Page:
It is estimated that 65,000 undocumented students graduate from high school in the United States every year. These graduates face various financial barriers to pursuing a college education, including the fact that a social security number is required to qualify for federal financial aid. Since the Obama administration announced its Deferred Action for Childhood Arrivals (DACA) program in 2012, over 520,000 youth have been granted permission to work and, as a result, the right to obtain a social security number. (Click here for the numbers of individuals granted DACA in each state). While not all individuals believed to be eligible for DACA have been able to apply, the program has been instrumental in illuminating some of the difficulties undocumented young people face in their quest to pursue higher education and obtain legal employment. In particular, state educators, policy makers, and the public at large are beginning to appreciate the financial and educational barriers faced by undocumented youth and seek meaningful solutions.
Out-of-state students pay an average of $22,203 a year to attend a public, 4-year college while in-state residents pay an average of $8,893. Recognizing this substantial difference in tuition, as well as the tremendous social and economic contributions of college graduates, a growing number of states are passing tuition equity laws – laws that extend eligibility for in-state tuition rates to all residents regardless of immigration status. More than 60% of our foreign-born population currently lives in a state with tuition equity. Undocumented residents who meet certain criteria can access in-state tuition in 19 states. 16 of these states (California, Colorado, Connecticut, Illinois, Kansas, Maryland, Minnesota, Nebraska, New Jersey, New Mexico, New York, Oklahoma, Oregon, Texas, Utah, and Washington) have state-wide tuition equity laws or policies while 3 states (Hawaii, Michigan, and Rhode Island) have tuition equity policies at major educational institutions.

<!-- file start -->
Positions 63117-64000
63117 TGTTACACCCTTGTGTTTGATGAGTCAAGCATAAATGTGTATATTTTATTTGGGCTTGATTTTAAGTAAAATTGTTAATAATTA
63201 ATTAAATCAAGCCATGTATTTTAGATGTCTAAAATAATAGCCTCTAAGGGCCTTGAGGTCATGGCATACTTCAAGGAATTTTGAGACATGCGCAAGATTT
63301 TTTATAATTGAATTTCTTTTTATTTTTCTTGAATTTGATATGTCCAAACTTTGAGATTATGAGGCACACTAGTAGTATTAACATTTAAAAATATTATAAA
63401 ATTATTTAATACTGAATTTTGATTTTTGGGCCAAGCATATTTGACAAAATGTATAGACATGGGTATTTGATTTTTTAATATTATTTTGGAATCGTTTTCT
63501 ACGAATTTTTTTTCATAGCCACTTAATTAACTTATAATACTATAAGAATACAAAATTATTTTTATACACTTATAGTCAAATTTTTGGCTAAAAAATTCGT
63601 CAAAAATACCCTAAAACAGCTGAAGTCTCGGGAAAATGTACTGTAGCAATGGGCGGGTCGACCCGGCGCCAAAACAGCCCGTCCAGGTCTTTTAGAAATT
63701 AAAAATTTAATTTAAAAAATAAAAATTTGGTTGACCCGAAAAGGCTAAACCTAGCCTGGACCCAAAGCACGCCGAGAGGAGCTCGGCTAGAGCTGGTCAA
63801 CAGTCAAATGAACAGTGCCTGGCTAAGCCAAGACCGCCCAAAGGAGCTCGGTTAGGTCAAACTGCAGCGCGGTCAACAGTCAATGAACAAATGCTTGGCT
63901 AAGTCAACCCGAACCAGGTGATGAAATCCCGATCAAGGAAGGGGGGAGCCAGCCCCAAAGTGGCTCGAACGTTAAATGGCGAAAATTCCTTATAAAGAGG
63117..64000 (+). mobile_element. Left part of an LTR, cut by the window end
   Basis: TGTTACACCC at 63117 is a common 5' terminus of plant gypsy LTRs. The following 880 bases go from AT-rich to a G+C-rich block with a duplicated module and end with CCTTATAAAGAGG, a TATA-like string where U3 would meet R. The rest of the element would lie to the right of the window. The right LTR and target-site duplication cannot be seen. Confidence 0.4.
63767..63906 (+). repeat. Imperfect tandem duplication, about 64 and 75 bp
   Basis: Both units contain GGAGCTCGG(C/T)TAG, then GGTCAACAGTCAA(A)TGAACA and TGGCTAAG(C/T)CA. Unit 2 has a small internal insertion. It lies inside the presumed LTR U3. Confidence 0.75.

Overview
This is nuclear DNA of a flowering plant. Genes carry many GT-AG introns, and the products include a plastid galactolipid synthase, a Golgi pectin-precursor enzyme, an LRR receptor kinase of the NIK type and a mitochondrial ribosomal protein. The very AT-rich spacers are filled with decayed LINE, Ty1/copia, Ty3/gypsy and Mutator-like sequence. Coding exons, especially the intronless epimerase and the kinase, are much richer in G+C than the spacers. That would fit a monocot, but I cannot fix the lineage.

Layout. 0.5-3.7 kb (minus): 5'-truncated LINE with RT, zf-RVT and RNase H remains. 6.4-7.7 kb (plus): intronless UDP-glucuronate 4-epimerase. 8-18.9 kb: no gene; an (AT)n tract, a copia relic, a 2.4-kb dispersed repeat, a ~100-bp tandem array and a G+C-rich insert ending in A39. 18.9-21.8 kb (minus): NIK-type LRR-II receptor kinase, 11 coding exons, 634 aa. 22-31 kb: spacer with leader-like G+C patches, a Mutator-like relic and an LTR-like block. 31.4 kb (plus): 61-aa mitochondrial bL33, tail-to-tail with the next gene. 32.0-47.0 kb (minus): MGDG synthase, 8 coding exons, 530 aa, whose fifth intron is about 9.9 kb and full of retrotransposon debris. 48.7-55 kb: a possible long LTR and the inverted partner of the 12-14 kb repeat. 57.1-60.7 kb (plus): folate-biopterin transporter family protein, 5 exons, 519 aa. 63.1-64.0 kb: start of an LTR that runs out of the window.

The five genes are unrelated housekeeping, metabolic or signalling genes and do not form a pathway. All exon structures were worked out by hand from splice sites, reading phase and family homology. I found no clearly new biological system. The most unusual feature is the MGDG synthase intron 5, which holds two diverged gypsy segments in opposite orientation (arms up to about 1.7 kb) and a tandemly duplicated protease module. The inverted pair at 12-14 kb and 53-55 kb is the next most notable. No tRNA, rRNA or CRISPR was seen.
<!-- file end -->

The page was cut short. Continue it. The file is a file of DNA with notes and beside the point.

While this is great progress, there remains work to be done in the remaining states in which legislators have not yet passed tuition equity laws. On the most restrictive end of the spectrum, Georgia explicitly prohibits undocumented students from accessing in-state tuition while Alabama and South Carolina bar undocumented students from even enrolling in public institutions of higher education. CLINIC has prepared Talking Points on why offering in-state tuition rates to all residents, regardless of immigration status, is fundamentally fair, fiscally responsible, beneficial to the economy, and in line with Catholic social teaching. We hope these will assist in your advocacy, whether it is convincing state legislators to sponsor or vote for a tuition equity bill; persuading decision-makers in university systems that tuition equity is sound public policy; writing an op-ed or speaking to the media; or converting the minds and hearts of members of your community.
 See background information on the federal IN-STATE for DREAMERS Act of 2014, available at: http://www.murray.senate.gov/public/_cache/files/ac4d9ed0-b3ae-4168-970d-c08eb35b4a04/instatefordreamersact2014.pdf
 It is worth noting that Ohio and Massachusetts, along with a handful of individual universities and community colleges around the country, limit access to in-state tuition to DACA grantees only.
This summary was prepared in April 2014 for informational purposes only and is not intended as legal advice.
For questions, please contact CLINIC’s State & Local Advocacy Attorney Jen Riddle at firstname.lastname@example.org or